Tuesday, April 21, 2015

Creating a Broadway Kid

Yup, she's mine.

In case anyone was confused, Madison is definitely my kid. She may have started off looking like Adam, but now the most popular reaction to any picture shared on social media is how much she looks like me. She loves her bath and would stay there indefinitely. She loves to read and devours any book set in front of her. She will watch a show over and over again and enjoy it just as much as she did the first time.

Or maybe I have the personality of a toddler....let's not think about that too much.

And now she's started to become a little obsessed with musical theater.

When I was little, I picked up this bug early. I remember playing my parent's original Broadway recording records on my Fisher Price record player, and then putting on impromptu shows. I had all the songs memorized and started acting them out. The first show I remember seeing was a community theater production of the The Music Man and I was hooked. There were kids in that show! Acting and singing and dancing! I could dance! I could sing! I was a kid! I could totally do this! 

For the next twelve to fifteen years, I did as much performing as I could. My town had a summer drama program that I adored. I took dance classes. I took voice lessons. I was in every elementary school play they offered and angled for the lead (my crazy memorization focused mind gave me an edge). When I was old enough to realize it was out there, I started reading the audition listings in the Sunday newspaper and coercing my parents to drive me to auditions and, ultimately, rehearsals. I was in Annie more times that I can count. I spent one summer in two different productions of Bye Bye Birdie, playing the teenage lead in a "youth theater" that included young adults and the adult lead in a "children's theater" that topped out at 18. I listened almost exclusively to musical theater soundtracks. My best trips were the ones I took to see shows on Broadway. I loved it. I saw Les Mis several times. Phantom on the rainiest day. Rent. A Funny Thing Happened. Beauty and the Beast. Wicked. I loved them all. When I was eighteen I got my "dream role" as Maria in the Sound of Music - the perfect culmination to my "Broadway Babe" youth before heading off to college to pursue the more practical, yet still artsy, fulfilling career as a music teacher, which I did for ten years before my move to still practical, much less artsy, yet still fulfilling career as a stay at home mom and occasional writer.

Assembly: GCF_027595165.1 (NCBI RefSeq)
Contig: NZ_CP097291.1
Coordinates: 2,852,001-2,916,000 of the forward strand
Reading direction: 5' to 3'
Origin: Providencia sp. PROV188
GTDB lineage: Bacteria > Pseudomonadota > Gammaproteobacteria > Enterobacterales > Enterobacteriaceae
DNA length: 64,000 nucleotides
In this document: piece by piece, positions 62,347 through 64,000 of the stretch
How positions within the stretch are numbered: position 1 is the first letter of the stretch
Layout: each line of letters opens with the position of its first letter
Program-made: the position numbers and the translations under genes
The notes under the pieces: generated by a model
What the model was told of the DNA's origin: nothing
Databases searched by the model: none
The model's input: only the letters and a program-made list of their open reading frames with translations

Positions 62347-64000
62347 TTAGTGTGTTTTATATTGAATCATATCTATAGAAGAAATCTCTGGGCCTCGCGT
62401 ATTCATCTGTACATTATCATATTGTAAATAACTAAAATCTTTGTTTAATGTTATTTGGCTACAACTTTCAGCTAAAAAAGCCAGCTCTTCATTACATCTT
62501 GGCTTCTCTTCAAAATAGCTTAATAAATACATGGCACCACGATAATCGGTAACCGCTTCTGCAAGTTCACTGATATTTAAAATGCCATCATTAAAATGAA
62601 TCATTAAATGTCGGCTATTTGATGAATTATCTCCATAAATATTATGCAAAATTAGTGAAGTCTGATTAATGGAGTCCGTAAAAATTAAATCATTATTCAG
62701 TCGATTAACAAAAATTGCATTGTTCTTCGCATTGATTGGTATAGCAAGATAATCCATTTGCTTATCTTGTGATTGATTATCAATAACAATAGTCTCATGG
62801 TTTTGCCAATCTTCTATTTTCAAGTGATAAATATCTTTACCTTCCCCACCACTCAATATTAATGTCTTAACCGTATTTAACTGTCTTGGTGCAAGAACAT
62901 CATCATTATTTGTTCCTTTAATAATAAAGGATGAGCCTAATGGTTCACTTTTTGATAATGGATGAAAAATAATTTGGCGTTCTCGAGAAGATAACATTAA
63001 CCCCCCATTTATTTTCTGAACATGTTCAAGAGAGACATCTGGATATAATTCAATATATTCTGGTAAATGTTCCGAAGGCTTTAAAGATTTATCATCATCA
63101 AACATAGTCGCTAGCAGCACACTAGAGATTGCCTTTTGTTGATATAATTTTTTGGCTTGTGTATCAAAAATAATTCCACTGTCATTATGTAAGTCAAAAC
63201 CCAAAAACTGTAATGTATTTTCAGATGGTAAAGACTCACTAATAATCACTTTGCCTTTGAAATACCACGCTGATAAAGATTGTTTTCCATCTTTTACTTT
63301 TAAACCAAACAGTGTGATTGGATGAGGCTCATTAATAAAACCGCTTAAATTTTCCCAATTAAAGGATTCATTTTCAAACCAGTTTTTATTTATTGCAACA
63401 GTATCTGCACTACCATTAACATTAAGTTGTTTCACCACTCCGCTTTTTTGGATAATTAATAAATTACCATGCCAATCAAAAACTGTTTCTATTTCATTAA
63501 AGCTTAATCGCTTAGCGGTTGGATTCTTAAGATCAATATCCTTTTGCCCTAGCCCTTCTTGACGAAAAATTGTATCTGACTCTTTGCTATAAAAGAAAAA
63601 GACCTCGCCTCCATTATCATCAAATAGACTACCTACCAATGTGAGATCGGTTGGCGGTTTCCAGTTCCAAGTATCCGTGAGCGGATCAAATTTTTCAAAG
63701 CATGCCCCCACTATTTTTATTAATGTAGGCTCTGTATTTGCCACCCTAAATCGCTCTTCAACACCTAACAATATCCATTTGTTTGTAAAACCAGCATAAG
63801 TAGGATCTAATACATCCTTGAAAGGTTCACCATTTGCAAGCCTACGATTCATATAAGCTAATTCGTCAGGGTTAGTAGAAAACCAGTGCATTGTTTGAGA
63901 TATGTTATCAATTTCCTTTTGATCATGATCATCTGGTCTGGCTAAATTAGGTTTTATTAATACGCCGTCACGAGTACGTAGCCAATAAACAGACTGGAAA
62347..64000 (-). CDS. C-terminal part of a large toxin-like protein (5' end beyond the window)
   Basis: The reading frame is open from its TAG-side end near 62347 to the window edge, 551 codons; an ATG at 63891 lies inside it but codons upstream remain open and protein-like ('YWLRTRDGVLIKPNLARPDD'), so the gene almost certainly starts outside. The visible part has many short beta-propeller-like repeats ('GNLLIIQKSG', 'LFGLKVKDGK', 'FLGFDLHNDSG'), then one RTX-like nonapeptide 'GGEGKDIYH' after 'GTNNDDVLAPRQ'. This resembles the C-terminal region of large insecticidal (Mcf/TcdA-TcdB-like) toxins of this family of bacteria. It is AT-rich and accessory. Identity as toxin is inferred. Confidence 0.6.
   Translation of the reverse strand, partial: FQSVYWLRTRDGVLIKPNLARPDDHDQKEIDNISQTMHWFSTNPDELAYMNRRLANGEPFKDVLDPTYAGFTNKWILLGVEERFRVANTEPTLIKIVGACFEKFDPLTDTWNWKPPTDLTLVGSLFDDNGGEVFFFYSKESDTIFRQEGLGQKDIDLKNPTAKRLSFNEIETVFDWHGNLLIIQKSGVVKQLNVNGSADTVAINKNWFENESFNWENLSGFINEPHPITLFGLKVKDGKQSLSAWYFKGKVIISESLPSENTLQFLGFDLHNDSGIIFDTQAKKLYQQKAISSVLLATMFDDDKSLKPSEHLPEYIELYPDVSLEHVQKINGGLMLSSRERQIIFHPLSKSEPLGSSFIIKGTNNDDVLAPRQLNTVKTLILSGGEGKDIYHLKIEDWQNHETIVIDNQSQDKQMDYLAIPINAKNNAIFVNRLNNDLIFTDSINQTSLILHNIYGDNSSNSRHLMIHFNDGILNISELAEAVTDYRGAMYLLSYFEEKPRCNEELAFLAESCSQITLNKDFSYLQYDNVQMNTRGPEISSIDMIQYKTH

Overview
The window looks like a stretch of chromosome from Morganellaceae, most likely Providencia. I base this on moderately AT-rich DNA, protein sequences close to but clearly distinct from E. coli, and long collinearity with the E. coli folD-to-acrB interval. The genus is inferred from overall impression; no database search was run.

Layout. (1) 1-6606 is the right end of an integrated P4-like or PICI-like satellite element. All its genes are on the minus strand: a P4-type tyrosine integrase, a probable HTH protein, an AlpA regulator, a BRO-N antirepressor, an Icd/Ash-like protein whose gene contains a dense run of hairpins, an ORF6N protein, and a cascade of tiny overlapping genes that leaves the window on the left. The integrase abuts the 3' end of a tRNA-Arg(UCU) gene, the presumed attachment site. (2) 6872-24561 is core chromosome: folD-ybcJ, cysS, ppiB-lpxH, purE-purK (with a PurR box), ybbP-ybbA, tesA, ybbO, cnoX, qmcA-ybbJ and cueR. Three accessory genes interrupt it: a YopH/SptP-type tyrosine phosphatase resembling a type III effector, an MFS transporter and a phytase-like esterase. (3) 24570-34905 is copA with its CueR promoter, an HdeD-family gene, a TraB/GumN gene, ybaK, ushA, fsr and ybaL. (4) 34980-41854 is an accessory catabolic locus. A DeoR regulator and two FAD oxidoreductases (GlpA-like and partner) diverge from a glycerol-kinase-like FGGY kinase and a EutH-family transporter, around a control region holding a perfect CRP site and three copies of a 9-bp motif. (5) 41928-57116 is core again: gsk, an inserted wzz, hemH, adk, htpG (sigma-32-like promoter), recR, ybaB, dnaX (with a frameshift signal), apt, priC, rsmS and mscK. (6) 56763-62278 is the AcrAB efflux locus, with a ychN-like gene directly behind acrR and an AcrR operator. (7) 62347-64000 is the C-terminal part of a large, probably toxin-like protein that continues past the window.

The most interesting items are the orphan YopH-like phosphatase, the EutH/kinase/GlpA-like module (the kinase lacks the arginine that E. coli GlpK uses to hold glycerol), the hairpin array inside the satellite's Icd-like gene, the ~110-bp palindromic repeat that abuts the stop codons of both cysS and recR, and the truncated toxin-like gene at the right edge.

Now, in the days of iPods, Madison hasn't seen my stash of musical soundtracks. We often save her educational DVDs for the car, occasionally playing some Kidz Bop. She knows every song to all the Disney cartoon musicals and can sing every word, but she hasn't attended her first community theater production or seen "real people" singing and dancing on stage.

Until recently.

There's a long story leading up to this, but basically, I was inspired to look up a performance on YouTube. I'd read a description of this particular musical number, and I vaguely remembered seeing it performed, and I wanted to refresh my memory. And in the days of YouTube, that's pretty easy to do.

So I was sitting on my couch, watching it on my phone, smiling at the memory and realized that Madison was watching over my shoulder, mouth agape, eyes locked on the little screen.

She was hooked.

We quickly started watching all sorts of clips, following YouTube's suggestions, occasionally my own brainstorms. We stumbled into some clips of Matilda, and Madison was even more hooked. She knows the story (we read the book a few months ago) and she was fascinated by those four Matildas, singing and dancing with attitude. She wanted to watch them all the time.

We checked the soundtrack (along with a few others I thought she'd like) out of the library, and added those into our car rotation. Before long, they were added to her iTunes playlist, and became a regular part of her dance performances.

Yes, she choreographs dances to the music on her iTunes list and performs dances regularly. She improvises and adjusts until she's happy, occasionally changing things up if she's seen the older girls at her studio doing a new move, and then performs them several times a day with consistent choreography. How I didn't see that "dance performer" would easily leap to "musical theater performer" is beyond me.

And in the days of tablets and WiFi and browser suggestions, she found out about performances much more quickly than I did. It wasn't long before she was running up to me with the Matilda page open on her iPad, saying "Mom! It says tickets available!"

That's great, honey! Good reading and good searching. Did you happen to read the part about how much a Broadway ticket costs?

Clearly, the interest was there. We went to see a middle school production of Seussical as a "test run", and she loved it.

So maybe we will be walking the New York streets soon, Playbills in hand, ready to experience one of my favorite performance mediums. And I'll experience that first love through her eyes, and see if the bug bites her too.

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